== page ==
Long Beach lowered the tax rate for cannabis retail and cultivation businesses in an effort to help business owners who say they are struggling to compete with the illicit market.

The City Council on Tuesday voted unanimously to lower the tax rate overall for retail businesses from 8% to 7%, and reduce the tax on cultivation businesses from $14.96 per square foot to $13.09 per square foot.

These taxes are on top of the city’s regular sales tax of 10.25% and the state’s excise tax of 15%.

“The cannabis industry is overtaxed and over-regulated,” Councilmember Cindy Allen said.

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The city also expanded the eligibility requirements for a tax credit program that would give retail and cultivation businesses an additional 3 percentage points off their tax rate.

City staff recommended that eligibility for that program hinge on a business being current on taxes owed to the city and required financial forms. As of April, cannabis businesses owe Long Beach $8.5 million in delinquent taxes and have not submitted 700 quarterly gross receipts reports.

Kelly Hayes, an attorney who represents cannabis businesses in Long Beach, told the council that it is not reasonable to expect businesses to meet these “good standing” requirements. Because cannabis is still illegal at the federal level, these businesses cannot secure loans or open bank accounts, she said.

“So where does this money come from? It comes from sales that are plummeting as a result of illegal sales that are happening,” she said.

Councilmember Joni Ricks-Oddie on Tuesday proposed allowing businesses up to 12 months to pay their outstanding bills with the city instead of six months, and allowing those who have made regular payments for at least six months to be eligible for the tax credit program.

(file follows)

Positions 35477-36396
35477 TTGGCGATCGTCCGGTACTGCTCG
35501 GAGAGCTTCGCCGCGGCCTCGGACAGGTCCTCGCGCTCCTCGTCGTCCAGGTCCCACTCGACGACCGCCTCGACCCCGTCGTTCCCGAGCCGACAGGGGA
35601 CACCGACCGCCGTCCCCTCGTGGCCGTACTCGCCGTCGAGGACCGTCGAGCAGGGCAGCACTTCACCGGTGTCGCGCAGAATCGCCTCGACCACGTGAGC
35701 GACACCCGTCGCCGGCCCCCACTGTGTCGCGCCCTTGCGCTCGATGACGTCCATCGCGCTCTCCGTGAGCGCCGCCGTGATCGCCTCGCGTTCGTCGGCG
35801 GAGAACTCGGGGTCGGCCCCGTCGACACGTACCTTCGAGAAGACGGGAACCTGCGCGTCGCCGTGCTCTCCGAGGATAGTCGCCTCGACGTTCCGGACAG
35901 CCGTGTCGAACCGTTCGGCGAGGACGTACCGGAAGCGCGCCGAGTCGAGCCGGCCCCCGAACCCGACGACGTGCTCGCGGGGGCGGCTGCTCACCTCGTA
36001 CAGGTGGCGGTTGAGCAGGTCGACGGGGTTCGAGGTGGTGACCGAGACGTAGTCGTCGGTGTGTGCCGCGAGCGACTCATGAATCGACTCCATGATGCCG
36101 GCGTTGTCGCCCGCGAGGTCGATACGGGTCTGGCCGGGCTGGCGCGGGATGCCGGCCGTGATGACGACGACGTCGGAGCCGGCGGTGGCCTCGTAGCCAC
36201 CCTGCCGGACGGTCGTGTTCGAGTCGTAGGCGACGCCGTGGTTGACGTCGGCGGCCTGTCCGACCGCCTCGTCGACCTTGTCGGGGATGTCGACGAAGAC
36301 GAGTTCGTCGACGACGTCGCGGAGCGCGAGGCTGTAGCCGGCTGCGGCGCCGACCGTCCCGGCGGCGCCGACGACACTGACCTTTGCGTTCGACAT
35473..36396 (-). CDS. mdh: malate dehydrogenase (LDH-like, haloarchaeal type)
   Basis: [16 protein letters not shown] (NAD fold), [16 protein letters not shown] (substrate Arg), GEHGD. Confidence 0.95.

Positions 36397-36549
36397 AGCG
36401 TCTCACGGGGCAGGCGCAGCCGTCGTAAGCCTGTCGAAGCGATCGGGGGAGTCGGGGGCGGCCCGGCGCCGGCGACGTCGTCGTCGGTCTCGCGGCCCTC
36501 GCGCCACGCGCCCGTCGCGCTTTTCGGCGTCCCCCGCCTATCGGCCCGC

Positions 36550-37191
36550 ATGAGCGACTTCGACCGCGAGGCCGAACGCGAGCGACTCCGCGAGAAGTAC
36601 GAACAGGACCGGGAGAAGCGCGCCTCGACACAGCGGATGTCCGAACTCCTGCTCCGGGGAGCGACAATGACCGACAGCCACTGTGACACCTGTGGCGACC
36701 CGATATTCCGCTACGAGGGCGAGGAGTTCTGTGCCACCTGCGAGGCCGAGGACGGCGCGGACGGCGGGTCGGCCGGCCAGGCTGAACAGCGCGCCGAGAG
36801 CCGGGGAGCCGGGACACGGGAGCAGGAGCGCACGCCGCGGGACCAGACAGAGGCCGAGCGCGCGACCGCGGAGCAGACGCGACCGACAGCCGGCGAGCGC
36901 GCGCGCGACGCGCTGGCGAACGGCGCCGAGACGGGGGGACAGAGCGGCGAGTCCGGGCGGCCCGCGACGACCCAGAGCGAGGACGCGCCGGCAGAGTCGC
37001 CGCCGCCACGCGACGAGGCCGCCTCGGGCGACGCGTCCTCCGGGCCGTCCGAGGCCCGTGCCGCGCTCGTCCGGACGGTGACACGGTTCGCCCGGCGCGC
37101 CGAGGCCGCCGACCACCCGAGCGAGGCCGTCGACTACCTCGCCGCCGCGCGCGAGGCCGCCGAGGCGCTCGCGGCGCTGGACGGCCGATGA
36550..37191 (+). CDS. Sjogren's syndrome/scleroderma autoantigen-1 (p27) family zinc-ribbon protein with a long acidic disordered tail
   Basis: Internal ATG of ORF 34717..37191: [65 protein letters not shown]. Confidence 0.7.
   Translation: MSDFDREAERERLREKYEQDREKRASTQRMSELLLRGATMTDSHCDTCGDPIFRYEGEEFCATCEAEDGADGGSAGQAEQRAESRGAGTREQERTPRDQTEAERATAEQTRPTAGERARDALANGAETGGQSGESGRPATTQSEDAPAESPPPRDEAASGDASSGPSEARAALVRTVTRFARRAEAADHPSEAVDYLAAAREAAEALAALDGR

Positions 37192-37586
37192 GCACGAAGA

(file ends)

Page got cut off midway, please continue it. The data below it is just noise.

Among other changes approved Tuesday, businesses would also only have to be current with their city tax bills, not their state bills, to qualify.

Mayor Rex Richardson said it’s a fine balance between collecting revenue the city needs to ensure safety and regulatory compliance, and creating an environment in which businesses can thrive and succeed.

“What’s being proposed is a step toward that balance,” he said. “But I know there is more to be done.”

The tax breaks approved Tuesday will mean a loss of more than $3 million in tax revenue for the city, including just over $1 million from the 1% reduction and more than $2 million from the expanded version of the tax credit program.

That loss will be offset by revenue in the city’s marijuana tax fund and other reserves.

The city expects to collect a total of about $11 million this year in cannabis taxes.

Melissa Evans is the Chief Executive Officer of the Long Beach Post and Long Beach Business Journal. Reach her at [email protected], @melissaevansLBP or 562-512-6354.